It replaces its publication RR8, The Public Character of Charity, and has been revised in the light of the requirement in the new Charities Act that all charities, including those that in the past enjoyed the presumption that they operated for the public benefit, must from now on be able to demonstrate that they do provide public benefit.
It's an important juncture, because it brings us a step closer to the time when the public benefit provided by fee-charging charities will at last be put to the test. Because of the debate and controversy during the passage of the act, the commission has decided that those charities will be first to face the test, and has already been conducting what it calls "research exercises". The spotlight is swinging towards those uniquely British institutions referred to variously as public, private, independent or fee-paying schools.
When it gets there, what will it reveal? Our straw poll this week of the 12 most academically successful fee-paying schools suggests a mixed bag. There is clearly a conscientious effort by some of them to respond to public and parliamentary disquiet about charitable reliefs for expensive schools, and to do more to justify them. Indeed, some of the best-known schools seem well ahead of the game. Others seem barely to have public benefit on their radar.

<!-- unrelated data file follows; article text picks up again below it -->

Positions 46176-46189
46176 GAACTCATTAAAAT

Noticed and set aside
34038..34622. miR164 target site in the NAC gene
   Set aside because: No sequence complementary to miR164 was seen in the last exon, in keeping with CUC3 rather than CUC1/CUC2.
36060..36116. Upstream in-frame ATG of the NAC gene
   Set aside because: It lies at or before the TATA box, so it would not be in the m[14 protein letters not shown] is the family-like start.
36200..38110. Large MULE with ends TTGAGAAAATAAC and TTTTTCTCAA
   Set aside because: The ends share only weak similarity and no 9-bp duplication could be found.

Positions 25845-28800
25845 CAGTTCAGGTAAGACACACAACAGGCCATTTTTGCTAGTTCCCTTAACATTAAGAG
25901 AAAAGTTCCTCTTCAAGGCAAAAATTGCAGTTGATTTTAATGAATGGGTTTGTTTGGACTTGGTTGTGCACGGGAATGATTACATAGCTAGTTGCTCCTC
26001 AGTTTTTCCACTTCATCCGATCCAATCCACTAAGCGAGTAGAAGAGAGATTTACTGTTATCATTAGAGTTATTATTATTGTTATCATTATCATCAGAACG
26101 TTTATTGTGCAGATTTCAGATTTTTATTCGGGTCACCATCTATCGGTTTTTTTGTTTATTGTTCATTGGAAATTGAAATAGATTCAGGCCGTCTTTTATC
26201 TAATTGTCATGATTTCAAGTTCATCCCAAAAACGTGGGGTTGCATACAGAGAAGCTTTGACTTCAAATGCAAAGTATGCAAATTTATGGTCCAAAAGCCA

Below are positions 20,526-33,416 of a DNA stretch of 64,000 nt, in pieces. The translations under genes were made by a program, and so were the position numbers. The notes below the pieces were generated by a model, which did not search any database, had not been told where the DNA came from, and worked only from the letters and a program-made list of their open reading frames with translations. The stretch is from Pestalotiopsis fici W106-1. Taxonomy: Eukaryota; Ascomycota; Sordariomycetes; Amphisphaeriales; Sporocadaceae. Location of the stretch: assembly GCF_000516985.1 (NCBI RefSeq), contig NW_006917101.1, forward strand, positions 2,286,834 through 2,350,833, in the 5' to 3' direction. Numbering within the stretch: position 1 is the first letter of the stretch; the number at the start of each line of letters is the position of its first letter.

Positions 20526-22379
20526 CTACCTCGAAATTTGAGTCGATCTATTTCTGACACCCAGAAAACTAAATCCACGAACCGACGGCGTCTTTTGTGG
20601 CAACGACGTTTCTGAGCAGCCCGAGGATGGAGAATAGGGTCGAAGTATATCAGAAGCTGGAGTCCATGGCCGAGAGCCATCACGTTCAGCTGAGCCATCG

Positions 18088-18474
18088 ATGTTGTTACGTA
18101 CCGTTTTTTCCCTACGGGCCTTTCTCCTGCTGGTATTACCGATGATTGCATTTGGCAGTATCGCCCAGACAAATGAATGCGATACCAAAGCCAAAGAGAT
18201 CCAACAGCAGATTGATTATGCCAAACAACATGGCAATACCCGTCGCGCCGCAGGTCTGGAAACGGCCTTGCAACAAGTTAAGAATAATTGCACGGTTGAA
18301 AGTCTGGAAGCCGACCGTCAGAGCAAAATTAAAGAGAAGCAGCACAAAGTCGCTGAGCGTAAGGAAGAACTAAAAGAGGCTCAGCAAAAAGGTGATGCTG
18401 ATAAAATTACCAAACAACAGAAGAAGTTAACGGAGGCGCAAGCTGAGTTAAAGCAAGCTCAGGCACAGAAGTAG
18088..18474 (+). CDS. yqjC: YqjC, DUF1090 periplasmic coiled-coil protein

A third group does not judge it worth responding to media inquiries, so the position of those schools remains a mystery. No doubt they'll be happy to tell the commission.
But the commission is not in an enviable position. The public schools lobby, after all, is riding high. With the help of the Government and various allies, it has seen off a feeble parliamentary challenge to its £100m worth of tax breaks, and the commission probably holds few terrors for it. One big law firm has told its clients that most independent schools need only "make a bit more noise" about certain activities to pass any public benefit test.
How tough will the commission try to be? Perhaps it will implement Dame Suzi Leather's suggestion last year that fee-paying schools should account for things in a fairly straightforward way - perks on one side, benefits to the community on the other. Some interesting times, and maybe some battles, lie ahead.